Back in early December, I mentioned a story from Gulf-News about afghans deliberately attracting American bombs in order to salvage the shell casings and sell them for scrap. At the time, I said:
Heck, why don't we just drop money? It'd be cheaper to drop a sack full of quarters, and we'd throw the local economy into utter chaos. I mean, more so.
Now Neal Boortz says we're actually doing that (I'm unable to find his source: Can anyone confirm?):
In the latest propaganda move by the US in Afghanistan, C-130 transport planes dropped envelopes over the southern part of the country. Printed on the envelopes was a picture of George W. Bush. Inside the envelopes were two $100 bills...that�s right, two one-hundred dollar bills.
Hundred dollar bills? Back to Bloomberg.com to get the current exchange rate...
Results: 200.00 US DOLLAR (USD) = 950,000.0000 AFGHANISTAN AFGANI (AFA)
Heck, call it a million. Can you imagine the effect this would have? I keep saying that they understand us even less than we understand them. They think that wars are won by the people who yell the loudest. Many of them still don't really comprehend that America is even involved in their country, or that anything we do could possibly matter to them.
And now we're dropping a fortune on them. Well, it's not a fortune to us (I know people who have blown $200 on a single meal), but it is to them. And Mr Boortz thinks this is a bad PR move because there's no message in the envelope? I'd say it's a pretty powerful message.
LATER: The Times of India reports it, crediting the story to Reuters -- but I can't find it at Reuters' web site.
LATER STILL: Who was that anonymous commentor? I don't know, but he left a silver bullet -- that is, a link to Yahoo India News' feed of the same Reuters story.
There was a time when it really bothered me that Southerners are stereotyped in the mass media, typically portrayed as people whose family tree doesn't fork, if you know what I mean. It took Dave Shiflett, writing for the new American Prowler, to put it in perspective:
Being thought of as backward, shiftless, provincial, conniving, and prone to violence can have its advantages. For instance, it keeps people like Robert Altman from moving into our hood, which is no small advantage. More to the point, being criticized by an industry known as a haven of self-absorbed, intellectually shallow greed-heads is not the most damning thing that can happen to a people or region.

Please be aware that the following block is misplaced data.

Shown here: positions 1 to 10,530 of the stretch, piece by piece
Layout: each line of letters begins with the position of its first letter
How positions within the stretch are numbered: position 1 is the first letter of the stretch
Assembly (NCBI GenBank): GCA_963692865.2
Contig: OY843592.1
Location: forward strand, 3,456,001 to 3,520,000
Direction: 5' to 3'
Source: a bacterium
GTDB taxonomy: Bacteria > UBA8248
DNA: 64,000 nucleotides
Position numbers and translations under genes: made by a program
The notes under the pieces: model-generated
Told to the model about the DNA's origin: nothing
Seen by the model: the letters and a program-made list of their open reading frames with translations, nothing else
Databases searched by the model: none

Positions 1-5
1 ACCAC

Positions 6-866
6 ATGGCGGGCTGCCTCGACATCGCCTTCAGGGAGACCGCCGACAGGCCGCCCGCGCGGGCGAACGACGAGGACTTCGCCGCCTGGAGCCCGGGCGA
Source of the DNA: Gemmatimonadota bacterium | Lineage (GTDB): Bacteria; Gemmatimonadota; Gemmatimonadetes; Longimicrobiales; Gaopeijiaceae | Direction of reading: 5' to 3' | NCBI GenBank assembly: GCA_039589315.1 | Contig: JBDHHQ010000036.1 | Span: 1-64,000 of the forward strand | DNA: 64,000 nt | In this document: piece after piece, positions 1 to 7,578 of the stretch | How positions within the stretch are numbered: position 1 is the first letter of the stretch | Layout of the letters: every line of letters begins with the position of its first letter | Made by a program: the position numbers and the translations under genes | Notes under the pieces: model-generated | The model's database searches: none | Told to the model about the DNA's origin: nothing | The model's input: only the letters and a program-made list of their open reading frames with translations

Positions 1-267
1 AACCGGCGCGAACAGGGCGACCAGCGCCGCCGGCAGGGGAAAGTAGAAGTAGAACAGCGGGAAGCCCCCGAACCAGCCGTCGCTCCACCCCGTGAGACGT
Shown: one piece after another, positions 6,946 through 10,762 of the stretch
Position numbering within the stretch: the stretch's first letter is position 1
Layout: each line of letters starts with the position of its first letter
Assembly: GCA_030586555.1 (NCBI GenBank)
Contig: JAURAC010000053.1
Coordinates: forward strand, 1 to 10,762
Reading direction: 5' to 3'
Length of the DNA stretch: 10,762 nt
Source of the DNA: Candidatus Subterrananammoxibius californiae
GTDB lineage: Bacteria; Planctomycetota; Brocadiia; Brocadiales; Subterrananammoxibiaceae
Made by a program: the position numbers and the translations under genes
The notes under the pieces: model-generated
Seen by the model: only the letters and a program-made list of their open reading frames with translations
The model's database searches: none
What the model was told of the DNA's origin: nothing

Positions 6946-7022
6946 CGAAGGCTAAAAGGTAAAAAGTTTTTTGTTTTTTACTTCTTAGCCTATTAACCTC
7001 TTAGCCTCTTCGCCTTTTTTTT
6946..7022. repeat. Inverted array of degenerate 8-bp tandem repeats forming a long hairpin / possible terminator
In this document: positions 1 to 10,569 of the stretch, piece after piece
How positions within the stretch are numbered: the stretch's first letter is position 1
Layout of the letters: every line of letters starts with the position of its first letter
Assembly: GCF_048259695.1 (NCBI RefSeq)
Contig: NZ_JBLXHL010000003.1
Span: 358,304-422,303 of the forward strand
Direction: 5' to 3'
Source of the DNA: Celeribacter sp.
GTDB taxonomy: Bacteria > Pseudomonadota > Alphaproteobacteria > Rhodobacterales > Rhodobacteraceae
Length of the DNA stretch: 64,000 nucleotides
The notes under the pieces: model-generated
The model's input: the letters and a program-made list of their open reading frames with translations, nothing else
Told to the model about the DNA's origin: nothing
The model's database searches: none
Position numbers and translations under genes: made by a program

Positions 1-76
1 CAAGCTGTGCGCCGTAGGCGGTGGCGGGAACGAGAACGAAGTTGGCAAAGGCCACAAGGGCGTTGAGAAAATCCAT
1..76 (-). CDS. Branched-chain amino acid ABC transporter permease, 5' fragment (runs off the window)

I reckon so.
Thursday, February 14, 2002
It's fairly obvious that the current Shays-Meehan version of Campaign Finance Reform is actually Incumbent Protection, and does nothing to remove the influence of money from politics. (But then, nothing can.) Aside from its subtler implications (of which one is described here), the prohibition of campaign advertisements that name names within 60 days of an election is blatantly unconstitutional. John McCain (who co-sponsored the previous attempt, McCain-Feingold) told Bill O'Reilly that the bill is phrased such that if parts of it are thrown out on that basis, the rest remains in force. This is supposed to make me feel better.
The only financial reform our elected representatives are interested in is reforming themselves into office and reforming as much money as possible into their own pockets. Repeat after me: "The foxes are guarding the henhouse."
I favor removing any and all restrictions on who may give money to whom -- with full financial disclosure. OpenSecrets.org is a great start.
More at Reason Online.
Okay, I had more to say. So sue me.
The highest-scoring flags all embody the five basic principles listed in NAVA�s upcoming publication on flag design, Good Flag, Bad Flag:
1. Keep It Simple (The flag should be so simple that a child can draw it from memory�)
2. Use Meaningful Symbolism (The flag�s images, colors, or patterns should relate to what it symbolizes�)
3. Use 2�3 Basic Colors (Limit the number of colors on the flag to three, which contrast well and come from the standard color set�)
4. No Lettering or Seals (Never use writing of any kind or an organization�s seal�)
5. Be Distinctive or Be Related (Avoid duplicating other flags, but use similarities to show connections�)
The new Georgia flag fails all five of these principles. I defy anyone, including Governor Barnes whose pet project this was, to sketch the five mini-flags at the bottom in their correct order on the flag -- which, by the way, is not chronological. Darned if I can figure out what order they're in.